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View Diary: Florida Governor Rick Scott Takes Aim at University Tenure (205 comments)

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  •  No, academia isn't the only end goal for new PhDs (1+ / 0-)
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    but I don't think it can be denied that it is the goal for a significant number of them, many more than will ever even hope to find jobs in academia. Of course, this is true for all professions -- fewer spots at the top than applicants at the bottom -- but most of those professions don't RELY on producing those applicants at the bottom just to sustain the sunlight at the top, and most of those professions don't cement the top positions into place quite so thoroughly.

    •  The graying of the work force (7+ / 0-)

      is a challenge in many fields, that's for sure. It is by no means only in education that younger people are having a hard time moving up to high quality jobs. This is happening in medicine and law as well, and in other fields, too, that don't have tenure.

      So, you might think that mandatory retirement ages might be a good thing. Based on one lawyer retirement study that shows that only 3.5% of lawyers plan to continue to work after regular retirement age mainly for the reason of income (whereas 40% say they will "to stay active"), we can see a huge difference between that one profession and education. Many educators have never made an income that would allow them to comfortably retire at regular retirement age. Many educators feel a need to continue to work because otherwise they won't have the income to live.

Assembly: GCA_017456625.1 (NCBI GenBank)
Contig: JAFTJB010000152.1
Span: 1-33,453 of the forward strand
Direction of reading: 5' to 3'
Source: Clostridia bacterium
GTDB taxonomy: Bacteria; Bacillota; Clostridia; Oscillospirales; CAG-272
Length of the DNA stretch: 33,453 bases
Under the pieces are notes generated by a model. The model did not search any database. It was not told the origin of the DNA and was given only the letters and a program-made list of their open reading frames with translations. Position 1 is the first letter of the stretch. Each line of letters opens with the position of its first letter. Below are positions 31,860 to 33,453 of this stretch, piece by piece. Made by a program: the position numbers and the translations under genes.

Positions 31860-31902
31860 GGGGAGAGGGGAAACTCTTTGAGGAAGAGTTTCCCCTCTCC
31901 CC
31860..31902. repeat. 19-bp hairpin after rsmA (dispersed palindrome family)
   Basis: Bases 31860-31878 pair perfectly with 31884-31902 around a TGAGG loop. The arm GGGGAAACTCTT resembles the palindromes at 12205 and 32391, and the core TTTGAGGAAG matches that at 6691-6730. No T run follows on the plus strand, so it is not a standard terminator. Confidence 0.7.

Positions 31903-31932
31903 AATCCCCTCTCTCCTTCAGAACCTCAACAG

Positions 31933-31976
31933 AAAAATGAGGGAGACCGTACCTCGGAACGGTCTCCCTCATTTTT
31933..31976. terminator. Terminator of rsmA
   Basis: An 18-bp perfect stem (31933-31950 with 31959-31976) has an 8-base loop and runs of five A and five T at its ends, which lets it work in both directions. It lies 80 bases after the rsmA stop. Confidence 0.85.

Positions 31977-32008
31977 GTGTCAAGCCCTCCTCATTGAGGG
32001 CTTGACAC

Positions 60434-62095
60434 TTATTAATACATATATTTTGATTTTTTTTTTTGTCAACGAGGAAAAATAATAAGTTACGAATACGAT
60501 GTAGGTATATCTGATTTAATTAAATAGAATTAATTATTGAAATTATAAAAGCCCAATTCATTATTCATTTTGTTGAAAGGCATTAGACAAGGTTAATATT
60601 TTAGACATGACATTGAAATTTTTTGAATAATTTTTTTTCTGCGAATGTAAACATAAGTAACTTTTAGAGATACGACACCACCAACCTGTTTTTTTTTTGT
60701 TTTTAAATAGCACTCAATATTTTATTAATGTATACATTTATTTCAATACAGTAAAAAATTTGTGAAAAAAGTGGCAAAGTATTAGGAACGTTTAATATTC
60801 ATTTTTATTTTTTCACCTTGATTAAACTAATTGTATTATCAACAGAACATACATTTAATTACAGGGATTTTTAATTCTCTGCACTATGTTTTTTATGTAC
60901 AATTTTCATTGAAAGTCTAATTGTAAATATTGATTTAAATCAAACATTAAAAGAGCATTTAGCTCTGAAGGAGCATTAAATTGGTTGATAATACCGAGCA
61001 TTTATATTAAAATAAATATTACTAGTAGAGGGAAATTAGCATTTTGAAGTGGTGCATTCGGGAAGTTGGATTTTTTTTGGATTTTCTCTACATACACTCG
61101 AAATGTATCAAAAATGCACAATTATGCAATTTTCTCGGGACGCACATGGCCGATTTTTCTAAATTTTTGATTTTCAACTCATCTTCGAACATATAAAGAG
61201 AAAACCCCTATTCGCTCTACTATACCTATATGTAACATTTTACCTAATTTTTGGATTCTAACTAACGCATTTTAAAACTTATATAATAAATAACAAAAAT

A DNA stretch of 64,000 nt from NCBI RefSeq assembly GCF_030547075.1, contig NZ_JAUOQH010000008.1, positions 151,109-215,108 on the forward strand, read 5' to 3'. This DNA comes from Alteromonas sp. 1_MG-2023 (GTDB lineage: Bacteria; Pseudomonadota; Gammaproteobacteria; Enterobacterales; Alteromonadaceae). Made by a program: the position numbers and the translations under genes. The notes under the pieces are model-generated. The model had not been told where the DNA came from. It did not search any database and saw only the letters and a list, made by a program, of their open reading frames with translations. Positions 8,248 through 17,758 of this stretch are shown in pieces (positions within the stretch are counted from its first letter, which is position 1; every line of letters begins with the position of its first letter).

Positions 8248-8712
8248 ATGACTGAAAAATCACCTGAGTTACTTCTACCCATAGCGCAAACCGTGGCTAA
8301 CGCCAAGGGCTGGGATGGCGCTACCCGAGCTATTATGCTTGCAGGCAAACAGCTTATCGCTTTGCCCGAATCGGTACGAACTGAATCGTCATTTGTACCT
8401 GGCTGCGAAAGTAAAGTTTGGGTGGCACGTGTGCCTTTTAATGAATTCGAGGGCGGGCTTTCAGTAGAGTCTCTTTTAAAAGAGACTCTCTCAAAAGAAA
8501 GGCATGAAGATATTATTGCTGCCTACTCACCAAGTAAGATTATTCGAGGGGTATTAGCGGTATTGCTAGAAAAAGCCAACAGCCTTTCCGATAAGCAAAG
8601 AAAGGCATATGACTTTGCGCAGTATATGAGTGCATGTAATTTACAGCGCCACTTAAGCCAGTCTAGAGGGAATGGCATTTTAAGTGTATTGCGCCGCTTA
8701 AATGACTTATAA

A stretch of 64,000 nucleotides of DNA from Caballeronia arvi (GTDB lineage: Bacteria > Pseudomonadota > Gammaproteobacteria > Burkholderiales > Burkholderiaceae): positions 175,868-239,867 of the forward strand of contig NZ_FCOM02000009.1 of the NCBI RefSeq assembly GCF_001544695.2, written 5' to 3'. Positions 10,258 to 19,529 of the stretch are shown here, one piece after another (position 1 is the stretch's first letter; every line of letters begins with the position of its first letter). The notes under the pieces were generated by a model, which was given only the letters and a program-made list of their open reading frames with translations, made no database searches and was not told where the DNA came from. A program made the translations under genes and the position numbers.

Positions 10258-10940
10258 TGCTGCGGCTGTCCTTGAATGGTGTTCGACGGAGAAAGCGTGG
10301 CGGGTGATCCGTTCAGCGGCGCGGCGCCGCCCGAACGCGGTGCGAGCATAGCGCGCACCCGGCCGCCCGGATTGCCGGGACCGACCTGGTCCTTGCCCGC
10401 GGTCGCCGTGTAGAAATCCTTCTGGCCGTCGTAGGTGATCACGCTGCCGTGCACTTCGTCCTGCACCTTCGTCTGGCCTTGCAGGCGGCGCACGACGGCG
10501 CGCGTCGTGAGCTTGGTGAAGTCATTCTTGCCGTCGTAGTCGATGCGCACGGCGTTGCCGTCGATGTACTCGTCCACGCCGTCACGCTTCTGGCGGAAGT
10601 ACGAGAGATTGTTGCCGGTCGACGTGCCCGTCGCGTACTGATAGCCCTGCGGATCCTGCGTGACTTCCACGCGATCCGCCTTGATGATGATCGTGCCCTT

It's also true that for a complex array of reasons, many universities have developed the habit of relying on grad-student and adjunct labor. I think this latter fact is something that needs to be altered--it is generally bad for everyone including the grad students, the adjuncts, the undergrad students who are taught by marginalized labor, AND the tenure-track and tenured faculty who have to do far more service and advising spread between far fewer of them. The rising percentage of undergrad courses taught by marginalized labor and the wanna-be, never-get-there system are huge problems.

      However, if that system is now abusive to the younger grad students with few prospects for full-time jobs, then abolishing tenure might just inverse the abuse scheme. Then we will have universities firing experienced (and relatively more expensive) faculty to hire cheap, new faculty every ten (or five or twelve) years. Either it would be a system where faculty would accept never getting raises (and we get few as it is) or in which they would be regularly replaced. If the latter, we would have a host of middle- to late-aged faculty members dumped long before their careers should be over. This would just transfer the abuse to a different group.

      We need some other way to even things out.

    •  I'm now in industry. When I first made the move (0+ / 0-)

      from Academia to Industry, I always thought the reason few ever came back to Academia from Industry was that they couldn't. Now that I've been in Industry for a while, I see that very few academic positions would be attractive in comparison to what I've got now. It would take a Full Professor Chaired position at a decent University to get me back into Academia and that's simply not going to happen.

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